Quickly and without discussion, the Box Elder County Commission voted Wednesday to rescind a contract that would have sent the county’s trash to Promontory Point in case of an emergency.
It was the only waste contract the controversial Promontory landfill, currently owned by ALLOS Environmental, has secured in its 20-year history. Box Elder commissioners approved the arrangement in January 2020 without properly noticing the item on a public meeting agenda. The idea was to send county garbage to Promontory if the county-owned landfill somehow became inoperable.
“It was a contract that was entered into, unknowingly, in violation of procurement,” a representative from the county attorney’s office told commissioners at their weekly meeting. “Nothing was done on the contract while it was in existence.”
The three Box Elder County commissioners did not respond to multiple requests for comment. It is not clear why they were concerned about an emergency at the county landfill or whether they will seek to reinstate their waste agreement with ALLOS through the proper public notice process.
The contract prompted FRIENDS of Great Salt Lake in March 2020 to file a complaint and petition for review with the Utah Department of Environmental Quality, which regulates landfills in the state.
“We had a problem with the fact the public didn’t have an opportunity to participate in a discussion” about the contract, said FRIENDS executive director Lynn de Freitas.
The group opposes the landfill due to its proximity to the Great Salt Lake and the potential dangers posed to migrating birds and lake-based industries from leaking garbage juice.
ALLOS has renewed its effort to obtain a Class V permit for the landfill, which would allow it to take waste from other states. Under its current Class I status, the company can only take waste via a contract with a local, in-state government. It has yet to secure any viable contracts or take a single piece of trash.
‘A terrible place to build a landfill’
The company will need to clear several hurdles to become a Class V facility. The director of the Utah Division of Waste Management and Radiation Control needs to sign off on the plan, and the division previously commissioned a study that found ALLOS had not demonstrated a need for another Class V landfill in the state.
Class V status also requires approval from the governor and Utah Legislature. State lawmakers approved the Class V plan in 2016, and that approval still stands, even as ALLOS canceled its original Class V application and submitted a new one with an entirely different business plan.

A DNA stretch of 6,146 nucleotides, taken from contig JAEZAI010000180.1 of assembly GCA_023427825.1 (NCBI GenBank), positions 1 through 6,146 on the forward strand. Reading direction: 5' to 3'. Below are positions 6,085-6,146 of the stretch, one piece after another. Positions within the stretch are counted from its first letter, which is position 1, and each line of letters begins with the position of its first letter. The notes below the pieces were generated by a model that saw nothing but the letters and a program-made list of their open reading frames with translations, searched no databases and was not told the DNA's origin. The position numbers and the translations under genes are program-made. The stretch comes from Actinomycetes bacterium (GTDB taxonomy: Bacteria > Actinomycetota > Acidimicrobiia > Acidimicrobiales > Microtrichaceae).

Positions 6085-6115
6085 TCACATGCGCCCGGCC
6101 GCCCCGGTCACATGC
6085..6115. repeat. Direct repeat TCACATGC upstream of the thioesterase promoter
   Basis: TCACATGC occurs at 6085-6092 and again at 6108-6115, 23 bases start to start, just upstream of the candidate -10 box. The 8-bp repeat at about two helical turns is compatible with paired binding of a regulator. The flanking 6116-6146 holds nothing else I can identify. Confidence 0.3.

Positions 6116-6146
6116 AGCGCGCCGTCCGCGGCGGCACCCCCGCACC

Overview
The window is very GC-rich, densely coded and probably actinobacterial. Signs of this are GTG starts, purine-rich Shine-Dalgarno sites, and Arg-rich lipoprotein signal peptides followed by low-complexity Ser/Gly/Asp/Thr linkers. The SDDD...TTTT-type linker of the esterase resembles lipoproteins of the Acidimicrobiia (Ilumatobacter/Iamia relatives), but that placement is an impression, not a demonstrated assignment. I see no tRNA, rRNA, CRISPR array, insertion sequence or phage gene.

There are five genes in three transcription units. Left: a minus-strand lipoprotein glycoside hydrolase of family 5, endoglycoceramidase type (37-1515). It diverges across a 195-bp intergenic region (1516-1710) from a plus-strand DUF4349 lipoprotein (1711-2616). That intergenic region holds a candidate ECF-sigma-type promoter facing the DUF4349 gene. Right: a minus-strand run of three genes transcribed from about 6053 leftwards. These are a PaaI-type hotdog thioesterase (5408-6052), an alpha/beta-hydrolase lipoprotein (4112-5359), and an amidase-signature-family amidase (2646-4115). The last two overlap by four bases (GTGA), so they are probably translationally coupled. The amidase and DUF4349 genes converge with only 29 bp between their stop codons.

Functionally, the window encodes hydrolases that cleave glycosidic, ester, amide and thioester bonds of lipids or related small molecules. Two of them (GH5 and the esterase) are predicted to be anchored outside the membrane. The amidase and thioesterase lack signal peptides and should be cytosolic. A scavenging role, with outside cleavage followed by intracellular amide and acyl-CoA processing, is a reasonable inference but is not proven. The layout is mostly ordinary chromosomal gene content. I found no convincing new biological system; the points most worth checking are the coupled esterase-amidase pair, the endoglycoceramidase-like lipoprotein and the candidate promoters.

Some legislators now say they regret approving the landfill in the first place.
“This is a terrible place to build a landfill,” said Rep. Douglas Sagers, R-Tooele, at a committee hearing on Feb. 25. “I voted for it, [but] had I known where it’s actually at, I thought it was further inland, I would have never voted for it.”
Rep. Timothy Hawkes, R-Centerville, agreed the landfill was sited in an environmentally sensitive area. Hawkes works for the multimillion-dollar Great Salt Lake brine shrimp industry, and the Promontory Peninsula is an important launching point for shrimping boats. It also neighbors a large minerals harvesting operation. Hawkes said he tried to raise those concerns with his fellow lawmakers in 2016.
“Sometimes the response I got back was ... ‘It’s just a Godforsaken hellhole out there, who cares?’” Hawkes said. “Well I care, and some really important industries that employ a lot of people care.”
Hawkes added that ALLOS lobbyists misrepresented aspects of the landfill plan to lawmakers.
“It was pitched to us a bunch of different ways. One, as an important economic opportunity for Box Elder County and there was also a sense of, ‘this is urgent, you’ve got to pass it now,’” Hawkes said. “A lot of legislators felt duped because the project wasn’t quite ready to go live. As a matter of fact, it hasn’t take waste to date, and it’s five years later.”
Hawkes is sponsoring HB399, which would require landfill operators to first apply for Class V status before going to the Legislature. Legislative approval would also be revoked if the landfill company withdraws its application or fails to secure all the other Class V requirements after five years.
“My concern was, did we effectively create a blank check? And how long is it good for?” Hawkes said. “What if somebody withdraws their application, then radically changes their application and comes back eight or 10 years later?”
The bill easily passed out of committee and received unanimous approval on the House floor. It now awaits a vote in the Senate as the hours tick toward Friday’s adjournment.
But HB399 won’t apply to ALLOS Environmental’s current Class V application, since Hawkes did not make the bill retroactive, saying he was persuaded it would be unfair to the company.
Steve Erickson, a lobbyist for Utah Audubon, spoke in support of the bill nonetheless, noting it would help avoid the “start and stop, bait and switch” process seen at the Promontory landfill in recent years.
“This is a small step in a good direction,” Erickson said.